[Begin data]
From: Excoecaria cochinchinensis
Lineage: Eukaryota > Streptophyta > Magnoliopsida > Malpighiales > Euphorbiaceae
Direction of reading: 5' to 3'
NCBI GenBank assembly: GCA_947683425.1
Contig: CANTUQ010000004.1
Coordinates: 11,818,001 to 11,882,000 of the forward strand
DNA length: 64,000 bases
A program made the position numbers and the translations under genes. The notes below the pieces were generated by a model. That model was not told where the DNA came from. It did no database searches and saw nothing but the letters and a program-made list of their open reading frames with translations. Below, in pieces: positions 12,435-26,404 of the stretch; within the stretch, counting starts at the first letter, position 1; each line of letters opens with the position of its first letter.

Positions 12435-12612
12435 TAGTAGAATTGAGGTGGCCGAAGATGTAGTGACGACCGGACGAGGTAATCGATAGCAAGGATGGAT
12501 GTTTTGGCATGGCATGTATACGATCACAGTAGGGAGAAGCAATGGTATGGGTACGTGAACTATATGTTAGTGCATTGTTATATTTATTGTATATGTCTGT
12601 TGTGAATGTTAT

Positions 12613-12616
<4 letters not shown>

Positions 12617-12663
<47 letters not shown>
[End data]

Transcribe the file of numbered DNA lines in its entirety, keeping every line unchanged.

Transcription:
From: Excoecaria cochinchinensis
Lineage: Eukaryota > Streptophyta > Magnoliopsida > Malpighiales > Euphorbiaceae
Direction of reading: 5' to 3'
NCBI GenBank assembly: GCA_947683425.1
Contig: CANTUQ010000004.1
Coordinates: 11,818,001 to 11,882,000 of the forward strand
DNA length: 64,000 bases
A program made the position numbers and the translations under genes. The notes below the pieces were generated by a model. That model was not told where the DNA came from. It did no database searches and saw nothing but the letters and a program-made list of their open reading frames with translations. Below, in pieces: positions 12,435-26,404 of the stretch; within the stretch, counting starts at the first letter, position 1; each line of letters opens with the position of its first letter.

Positions 12435-12612
12435 TAGTAGAATTGAGGTGGCCGAAGATGTAGTGACGACCGGACGAGGTAATCGATAGCAAGGATGGAT
12501 GTTTTGGCATGGCATGTATACGATCACAGTAGGGAGAAGCAATGGTATGGGTACGTGAACTATATGTTAGTGCATTGTTATATTTATTGTATATGTCTGT
12601 TGTGAATGTTAT

Positions 12613-12616
<4 letters not shown>

Positions 12617-12663
<47 letters not shown>